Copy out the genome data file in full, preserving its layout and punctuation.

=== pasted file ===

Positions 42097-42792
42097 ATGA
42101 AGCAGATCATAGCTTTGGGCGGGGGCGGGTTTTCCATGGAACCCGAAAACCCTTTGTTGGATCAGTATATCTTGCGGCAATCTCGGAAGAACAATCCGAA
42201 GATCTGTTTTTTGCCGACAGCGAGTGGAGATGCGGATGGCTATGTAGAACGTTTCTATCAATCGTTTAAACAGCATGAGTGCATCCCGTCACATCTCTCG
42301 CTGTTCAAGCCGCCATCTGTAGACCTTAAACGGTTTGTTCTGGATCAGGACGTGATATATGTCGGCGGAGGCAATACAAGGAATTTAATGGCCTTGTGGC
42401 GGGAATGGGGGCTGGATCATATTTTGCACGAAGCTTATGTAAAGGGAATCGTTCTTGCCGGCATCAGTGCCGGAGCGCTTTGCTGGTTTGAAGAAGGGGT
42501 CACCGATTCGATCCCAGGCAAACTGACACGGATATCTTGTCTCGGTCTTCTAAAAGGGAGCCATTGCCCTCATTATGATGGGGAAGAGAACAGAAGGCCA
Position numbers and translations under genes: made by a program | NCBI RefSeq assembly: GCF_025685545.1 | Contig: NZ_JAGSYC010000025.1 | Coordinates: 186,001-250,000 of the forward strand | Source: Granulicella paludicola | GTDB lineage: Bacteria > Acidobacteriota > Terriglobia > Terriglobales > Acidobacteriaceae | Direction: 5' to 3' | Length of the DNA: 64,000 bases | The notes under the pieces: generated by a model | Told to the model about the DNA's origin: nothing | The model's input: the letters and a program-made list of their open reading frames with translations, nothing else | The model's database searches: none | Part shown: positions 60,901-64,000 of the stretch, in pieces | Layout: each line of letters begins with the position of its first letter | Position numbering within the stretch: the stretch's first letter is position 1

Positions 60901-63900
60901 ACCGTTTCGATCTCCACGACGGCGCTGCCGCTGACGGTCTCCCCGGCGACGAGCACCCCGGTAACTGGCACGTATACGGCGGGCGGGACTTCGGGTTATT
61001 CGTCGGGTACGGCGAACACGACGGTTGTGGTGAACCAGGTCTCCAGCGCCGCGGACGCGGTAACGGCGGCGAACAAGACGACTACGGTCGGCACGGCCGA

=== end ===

Positions 42097-42792
42097 ATGA
42101 AGCAGATCATAGCTTTGGGCGGGGGCGGGTTTTCCATGGAACCCGAAAACCCTTTGTTGGATCAGTATATCTTGCGGCAATCTCGGAAGAACAATCCGAA
42201 GATCTGTTTTTTGCCGACAGCGAGTGGAGATGCGGATGGCTATGTAGAACGTTTCTATCAATCGTTTAAACAGCATGAGTGCATCCCGTCACATCTCTCG
42301 CTGTTCAAGCCGCCATCTGTAGACCTTAAACGGTTTGTTCTGGATCAGGACGTGATATATGTCGGCGGAGGCAATACAAGGAATTTAATGGCCTTGTGGC
42401 GGGAATGGGGGCTGGATCATATTTTGCACGAAGCTTATGTAAAGGGAATCGTTCTTGCCGGCATCAGTGCCGGAGCGCTTTGCTGGTTTGAAGAAGGGGT
42501 CACCGATTCGATCCCAGGCAAACTGACACGGATATCTTGTCTCGGTCTTCTAAAAGGGAGCCATTGCCCTCATTATGATGGGGAAGAGAACAGAAGGCCA
Position numbers and translations under genes: made by a program | NCBI RefSeq assembly: GCF_025685545.1 | Contig: NZ_JAGSYC010000025.1 | Coordinates: 186,001-250,000 of the forward strand | Source: Granulicella paludicola | GTDB lineage: Bacteria > Acidobacteriota > Terriglobia > Terriglobales > Acidobacteriaceae | Direction: 5' to 3' | Length of the DNA: 64,000 bases | The notes under the pieces: generated by a model | Told to the model about the DNA's origin: nothing | The model's input: the letters and a program-made list of their open reading frames with translations, nothing else | The model's database searches: none | Part shown: positions 60,901-64,000 of the stretch, in pieces | Layout: each line of letters begins with the position of its first letter | Position numbering within the stretch: the stretch's first letter is position 1

Positions 60901-63900
60901 ACCGTTTCGATCTCCACGACGGCGCTGCCGCTGACGGTCTCCCCGGCGACGAGCACCCCGGTAACTGGCACGTATACGGCGGGCGGGACTTCGGGTTATT
61001 CGTCGGGTACGGCGAACACGACGGTTGTGGTGAACCAGGTCTCCAGCGCCGCGGACGCGGTAACGGCGGCGAACAAGACGACTACGGTCGGCACGGCCGA